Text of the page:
As this column has consistently argued, the inflationary surge in prices is forecast to peak early in 2022, and to recede sharply thereafter. Despite the Covid effect, the Operating Balance evidence is that deficits will revert to surplus in 2023/24, three years ahead of schedule. Similarly, there will be a spectacular decline in net debt, which will peak at 40.1% of GDP next year, before steeply declining to only 30.2% within five years, a full 18 percentage points below the gloomy forecasts on debt that were made at the outset of the pandemic. So much for fears that Covid-related spending would impose an intolerable debt burden on future generations. Instead, the borrowing sustained (and generated) levels of economic activity that will largely take care of the debt incurred in obtaining the subsequent social benefits. Another triumph of neo-Keynesianism over the policies of austerity.
Finally on this point, the Treasury is predicting government debt will fall from 35.3% of GDP to only 30.5% next year and head further downwards over the forecast period. This means that New Zealand is blessed with one of the lowest Crown debts to GDP ratios in the developed world. Among other things, it leaves acres of room for the government to borrow more to invest in infrastructure and social needs. There is also plenty of headroom in the economy for a further active response to Covid-induced needs. More to the point, these figures render the centre-right criticisms of government economic policy almost entirely irrelevant.
This is what I mean about a skewed media narrative. In its horse race journalism fixations on the new leader of the National Party – did he or didn’t he best PM Jacinda Ardern in the House etc etc- there has been almost zero attention paid to what Luxon is advocating as an alternative to the current economic settings. For all his vaunted experience as a CEO, Christopher Luxon has so far brought nothing whatsoever to the table by way of an alternative economic strategy. All that Luxon has offered (so far) are 40 year old Thatcherite ideas about reducing debt, balancing the budget and tinkering away at the fringes with wasteful government spending. These policies are antiquated relics of a bygone era.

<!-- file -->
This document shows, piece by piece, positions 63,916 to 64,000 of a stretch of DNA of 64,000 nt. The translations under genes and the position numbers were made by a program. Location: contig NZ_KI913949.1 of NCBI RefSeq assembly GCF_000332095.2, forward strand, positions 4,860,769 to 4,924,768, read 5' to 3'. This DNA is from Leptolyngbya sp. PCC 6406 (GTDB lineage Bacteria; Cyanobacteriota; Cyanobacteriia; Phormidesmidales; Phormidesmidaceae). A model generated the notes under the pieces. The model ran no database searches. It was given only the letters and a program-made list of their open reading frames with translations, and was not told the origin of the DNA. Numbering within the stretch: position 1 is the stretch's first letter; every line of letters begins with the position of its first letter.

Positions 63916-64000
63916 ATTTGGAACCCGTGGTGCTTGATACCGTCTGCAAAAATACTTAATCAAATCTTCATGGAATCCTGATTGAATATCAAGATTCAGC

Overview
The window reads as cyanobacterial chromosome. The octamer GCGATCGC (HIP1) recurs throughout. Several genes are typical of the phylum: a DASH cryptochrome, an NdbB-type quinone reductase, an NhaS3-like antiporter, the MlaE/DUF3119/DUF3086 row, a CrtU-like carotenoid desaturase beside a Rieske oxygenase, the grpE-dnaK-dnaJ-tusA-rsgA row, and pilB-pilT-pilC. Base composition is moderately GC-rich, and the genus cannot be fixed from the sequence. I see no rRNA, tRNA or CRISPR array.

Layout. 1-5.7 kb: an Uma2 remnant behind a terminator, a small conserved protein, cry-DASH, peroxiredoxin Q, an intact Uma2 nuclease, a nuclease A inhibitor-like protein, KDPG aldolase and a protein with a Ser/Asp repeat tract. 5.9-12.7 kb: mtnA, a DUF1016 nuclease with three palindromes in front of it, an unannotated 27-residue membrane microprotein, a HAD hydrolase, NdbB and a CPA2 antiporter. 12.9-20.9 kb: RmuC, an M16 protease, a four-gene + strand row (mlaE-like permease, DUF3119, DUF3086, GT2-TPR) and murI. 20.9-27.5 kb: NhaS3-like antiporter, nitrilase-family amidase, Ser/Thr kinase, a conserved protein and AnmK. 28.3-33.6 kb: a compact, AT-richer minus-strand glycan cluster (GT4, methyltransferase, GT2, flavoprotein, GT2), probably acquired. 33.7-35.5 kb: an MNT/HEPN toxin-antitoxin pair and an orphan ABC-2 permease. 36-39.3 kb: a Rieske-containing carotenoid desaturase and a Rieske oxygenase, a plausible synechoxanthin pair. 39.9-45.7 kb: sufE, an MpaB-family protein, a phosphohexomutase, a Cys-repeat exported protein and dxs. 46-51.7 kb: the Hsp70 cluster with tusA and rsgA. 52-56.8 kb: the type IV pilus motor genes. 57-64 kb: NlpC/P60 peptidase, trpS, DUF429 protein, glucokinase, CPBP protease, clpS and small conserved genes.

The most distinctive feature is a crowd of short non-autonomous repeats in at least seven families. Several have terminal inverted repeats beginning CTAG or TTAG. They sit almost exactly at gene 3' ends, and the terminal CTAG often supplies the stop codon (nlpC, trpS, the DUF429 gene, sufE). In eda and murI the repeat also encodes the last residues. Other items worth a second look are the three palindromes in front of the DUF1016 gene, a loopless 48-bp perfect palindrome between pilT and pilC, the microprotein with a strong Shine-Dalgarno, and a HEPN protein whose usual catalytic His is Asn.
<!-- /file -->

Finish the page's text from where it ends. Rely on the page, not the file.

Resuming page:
There is a fixation on style – is he John Key Redux?– as though querying Luxon closely about his lack of content would be bad form, and rather mean to such a political novice.
In reality, it seems as if the centre right has slept through the Global Financial Crisis, let alone the Covid recession. In both these crises, the countries that did best – including the US – borrowed and spent their way out of trouble. The countries (mainly in Europe) that did worse during the GFC in particular, had actively embraced the policies of austerity, the ideology of small government and the service cutbacks that the current leadership of the National Party is being allowed to peddle by a compliant media. There’s so much more media interest (and clicks) in the Luxon vs Ardern popularity contest.
Getting on with it
The claim is pretty widespread that there is little – or no – risk presented by double vaccinated people who have pre-tested within 72 hours of travelling and so… Therefore there is no need to maintain MIQ. These assumptions have become a constant drum beat within the coverage of when (faster! sooner!) the cautionary safeguards to protect public health should be lifted.
This view is prevalent despite (a) the known incidence of “ breakthrough” infections among the fully vaccinated, (b) the potential for fraudulent claims of vaccination status and (c) the significantly reduced immunity that two shots of the Pfizer vaccine offer against the Omicron variant. All of which are arguments in favour of a cautious, gradual approach by the government when it comes to lifting restrictions and opening up the borders. Instead, this restraint has been widely depicted as raining on the business parade.